What do camping holidays, Sim lifespans and asteroid colonies have in common?
Recently, we put tents in the trailer and drove to Airlie Beach, and back, over four weeks. I haven’t played games for this long since 2005, when I was traveling around the world. In my normal life, I sometimes go a day or two without games. Maybe. What did I learn from my PC-free month? Firstly, it’s hard to see platypuses in the wild, but possible. Secondly, that driving past lots of houses gives me an irrepressible urge to play The Sims.
Every time I decide to play The Sims, there is a new expansion pack. It’s tradition. And convenient. But, did you know, for players like me who are chronic restarters and micromanagers, you can turn a Sim’s lifespan to “long”? I should have done this years ago. It’s relaxing, like being on holiday. You can actually realise your most outlandish goals quite comfortably, like fishing-tofertilise-plants-to-cook-meals.
As such, the new Parenthood expansion is great, but it’s impossible to be a perfectionist-player and single parent, if toddlers age up at their usual rate. (I usually get adult Sims knocked up by passing townies to avoid taking time out of their overwhelming schedules to form relationships.) You even have influence over children’s core values which become extra traits at the adult age transition, good and bad. There is much more detail here, so more time to explore it makes sense. Like letting the kids spend an extra day at the Bundaberg Ginger Beer museum.
What I most learned from holidays and Simming, however, is that I really like game systems which rely on small inputs and outputs, while evolving and improving from within. Like playing Sims who source all their own food and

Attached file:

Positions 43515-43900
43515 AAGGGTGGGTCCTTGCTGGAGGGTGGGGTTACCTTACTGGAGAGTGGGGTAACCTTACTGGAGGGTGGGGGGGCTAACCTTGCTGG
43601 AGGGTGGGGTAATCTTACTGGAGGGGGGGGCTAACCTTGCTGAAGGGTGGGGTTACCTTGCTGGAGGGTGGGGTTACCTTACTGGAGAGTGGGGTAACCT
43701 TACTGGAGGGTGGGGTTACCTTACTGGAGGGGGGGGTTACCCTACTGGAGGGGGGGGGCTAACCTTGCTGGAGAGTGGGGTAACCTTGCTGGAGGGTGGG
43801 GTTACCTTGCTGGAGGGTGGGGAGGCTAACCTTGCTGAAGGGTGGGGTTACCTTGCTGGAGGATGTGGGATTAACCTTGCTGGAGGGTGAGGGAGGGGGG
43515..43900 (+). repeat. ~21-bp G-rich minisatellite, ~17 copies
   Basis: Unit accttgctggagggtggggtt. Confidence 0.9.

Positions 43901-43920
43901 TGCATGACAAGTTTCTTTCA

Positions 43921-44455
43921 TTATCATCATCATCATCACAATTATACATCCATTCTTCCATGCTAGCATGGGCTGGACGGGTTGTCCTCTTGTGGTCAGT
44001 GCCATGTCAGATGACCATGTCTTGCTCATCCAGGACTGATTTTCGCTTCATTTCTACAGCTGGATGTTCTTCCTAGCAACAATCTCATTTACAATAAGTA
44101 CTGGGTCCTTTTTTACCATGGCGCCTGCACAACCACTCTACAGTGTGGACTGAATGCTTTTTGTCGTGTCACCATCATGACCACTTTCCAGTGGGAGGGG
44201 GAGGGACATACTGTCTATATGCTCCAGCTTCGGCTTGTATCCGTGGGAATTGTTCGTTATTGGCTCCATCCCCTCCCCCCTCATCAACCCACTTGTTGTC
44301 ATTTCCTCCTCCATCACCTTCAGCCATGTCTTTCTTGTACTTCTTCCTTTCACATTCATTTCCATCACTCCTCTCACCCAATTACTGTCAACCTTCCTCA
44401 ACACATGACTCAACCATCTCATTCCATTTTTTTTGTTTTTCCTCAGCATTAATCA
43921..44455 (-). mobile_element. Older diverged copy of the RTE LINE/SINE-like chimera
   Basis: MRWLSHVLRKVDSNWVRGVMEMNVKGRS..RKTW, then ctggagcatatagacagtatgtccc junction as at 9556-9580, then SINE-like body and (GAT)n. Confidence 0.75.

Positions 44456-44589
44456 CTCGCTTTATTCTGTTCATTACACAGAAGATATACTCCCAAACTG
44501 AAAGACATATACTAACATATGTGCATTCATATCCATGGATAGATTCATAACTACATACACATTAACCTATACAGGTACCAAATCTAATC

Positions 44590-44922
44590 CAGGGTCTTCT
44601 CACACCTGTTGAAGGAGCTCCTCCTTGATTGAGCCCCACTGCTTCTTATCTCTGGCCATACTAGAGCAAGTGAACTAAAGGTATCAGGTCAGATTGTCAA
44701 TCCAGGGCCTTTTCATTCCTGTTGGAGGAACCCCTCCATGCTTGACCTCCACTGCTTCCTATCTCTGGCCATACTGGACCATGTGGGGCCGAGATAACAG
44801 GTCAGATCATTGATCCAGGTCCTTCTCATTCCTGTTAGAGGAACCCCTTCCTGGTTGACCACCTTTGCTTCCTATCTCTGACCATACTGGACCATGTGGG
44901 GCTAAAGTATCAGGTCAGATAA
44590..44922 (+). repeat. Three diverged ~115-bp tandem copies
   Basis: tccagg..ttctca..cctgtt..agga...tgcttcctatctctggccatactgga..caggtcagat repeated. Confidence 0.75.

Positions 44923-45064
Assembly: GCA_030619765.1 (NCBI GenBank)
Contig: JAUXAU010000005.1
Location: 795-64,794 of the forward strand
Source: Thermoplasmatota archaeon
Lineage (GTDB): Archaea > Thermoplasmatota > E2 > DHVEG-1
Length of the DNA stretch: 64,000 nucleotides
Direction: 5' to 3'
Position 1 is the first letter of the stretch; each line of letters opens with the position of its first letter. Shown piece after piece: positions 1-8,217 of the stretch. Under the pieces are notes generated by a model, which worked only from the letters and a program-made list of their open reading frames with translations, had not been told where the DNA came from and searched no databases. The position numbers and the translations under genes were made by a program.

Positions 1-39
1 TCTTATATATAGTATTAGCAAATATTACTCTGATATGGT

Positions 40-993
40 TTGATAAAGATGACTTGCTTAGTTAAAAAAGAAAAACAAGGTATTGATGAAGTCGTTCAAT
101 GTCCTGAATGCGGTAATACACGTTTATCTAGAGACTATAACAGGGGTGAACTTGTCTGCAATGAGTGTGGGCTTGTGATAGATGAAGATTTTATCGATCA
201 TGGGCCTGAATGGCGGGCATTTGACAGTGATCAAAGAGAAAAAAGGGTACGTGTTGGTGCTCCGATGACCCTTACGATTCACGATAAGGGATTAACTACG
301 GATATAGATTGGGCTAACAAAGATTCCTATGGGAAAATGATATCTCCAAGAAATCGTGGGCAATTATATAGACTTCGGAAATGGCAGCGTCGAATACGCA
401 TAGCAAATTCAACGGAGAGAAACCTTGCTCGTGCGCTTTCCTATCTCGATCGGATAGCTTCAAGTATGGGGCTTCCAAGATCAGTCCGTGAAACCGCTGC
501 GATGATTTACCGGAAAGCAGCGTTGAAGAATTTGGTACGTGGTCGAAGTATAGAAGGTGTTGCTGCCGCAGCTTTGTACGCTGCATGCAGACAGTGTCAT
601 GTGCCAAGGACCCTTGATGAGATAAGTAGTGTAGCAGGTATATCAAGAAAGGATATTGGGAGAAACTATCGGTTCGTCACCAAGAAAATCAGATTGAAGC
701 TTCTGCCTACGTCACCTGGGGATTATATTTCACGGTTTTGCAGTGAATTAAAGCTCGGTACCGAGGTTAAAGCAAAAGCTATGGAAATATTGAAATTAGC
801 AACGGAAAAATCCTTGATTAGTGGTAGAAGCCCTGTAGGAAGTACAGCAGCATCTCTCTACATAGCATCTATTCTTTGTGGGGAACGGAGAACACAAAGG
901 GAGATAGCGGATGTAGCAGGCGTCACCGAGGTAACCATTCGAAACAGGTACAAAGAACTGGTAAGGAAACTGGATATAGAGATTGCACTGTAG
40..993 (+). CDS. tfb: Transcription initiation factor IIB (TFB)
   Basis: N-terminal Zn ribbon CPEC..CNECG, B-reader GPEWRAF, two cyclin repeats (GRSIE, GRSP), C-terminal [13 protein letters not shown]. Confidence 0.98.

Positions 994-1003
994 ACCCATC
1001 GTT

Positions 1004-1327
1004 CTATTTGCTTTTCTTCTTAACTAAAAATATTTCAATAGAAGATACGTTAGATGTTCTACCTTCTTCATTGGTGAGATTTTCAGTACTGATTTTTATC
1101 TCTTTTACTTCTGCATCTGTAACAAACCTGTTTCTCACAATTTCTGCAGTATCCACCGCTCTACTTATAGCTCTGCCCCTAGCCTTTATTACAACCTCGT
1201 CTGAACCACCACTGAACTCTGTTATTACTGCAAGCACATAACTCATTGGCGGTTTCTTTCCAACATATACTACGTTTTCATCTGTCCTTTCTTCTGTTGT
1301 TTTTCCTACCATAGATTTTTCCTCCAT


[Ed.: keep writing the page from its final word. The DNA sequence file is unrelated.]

tempting to give everyone their own bedroom, not just the replicants who snore
make their children neuroticly perfect. And, like our camper trailer, where you have to buy food from a supermarket, but have everything else you need to set yourself up for the night and cook a meal. It’s a cheap and efficient way to travel that you get more and more comfortable in, over time, playing games, sleeping well etc.
This is why Oxygen Not Included also had me hooked this week, in my postholiday state. You should play it, for the gamer’s version of hardcore camping, without actually having to get entangled in a sleeping bag. In fact, you start with three replicants and only a near-empty ration box. Then, you have to scout the nearby area and assess how you can use resources to develop a colony.
The initial oxygen boon is one of the game’s few freebies, like free washing powder at a caravan park. You’ll soon need to create machines or use an algae terrarium to convert carbon dioxide, which tends to collect at the bottom of the colony. Every new object, from outhouse to power plant, needs to be researched by replicants, who improve by doing all tasks. My favourite moments occur when you start having the person-power to make art, showers and accoutrements which go beyond mere survival, to prove that this closed system can grow.
Another compelling idea is to stop poking your system, to see if it really is working indefinitely. Where is the perfect balance found? It can be tempting to give everyone their own bedroom, not just the replicants who snore, and decorate them with beautiful sculptures, but then you need more resources to make and maintain the space. Is it cool that you have enough Mush Bars to eat, if they cause diarrhea? How fancy, and complicated, do you want food production to be? I’ve been able to find “stable” points, but not at the more elaborate end of colony building.
ONI is still in early access and, as such, I’d usually avoid it. But there’s something exciting about jumping into games with a glut of statistics early, before there are so many of them you have to disregard most in order to even start. The game is very similar to RimWorld in many aspects of management, the one difference being that you’re firmly enclosed and outside help, or destruction, isn’t coming. (At least yet.) Having said this, there are creatures to fight or domesticate, and new resources to find in further flung regions.
So, I would like to thank Oxygen Not Included for easing me back into post-holiday life and reviewing games. I did actually enjoy the sense of timelessness, without responsibilities and outside pressure, like the long lifespan option in The Sims, even without my PC. Camping and ONI are a bit similar, too, whether it’s realising that how you deal with waste is an important environmental consideration or taking earplugs to offset the snoring in your tent. Systems which approach self-sustainability are something that intrigue me, both in life and in games.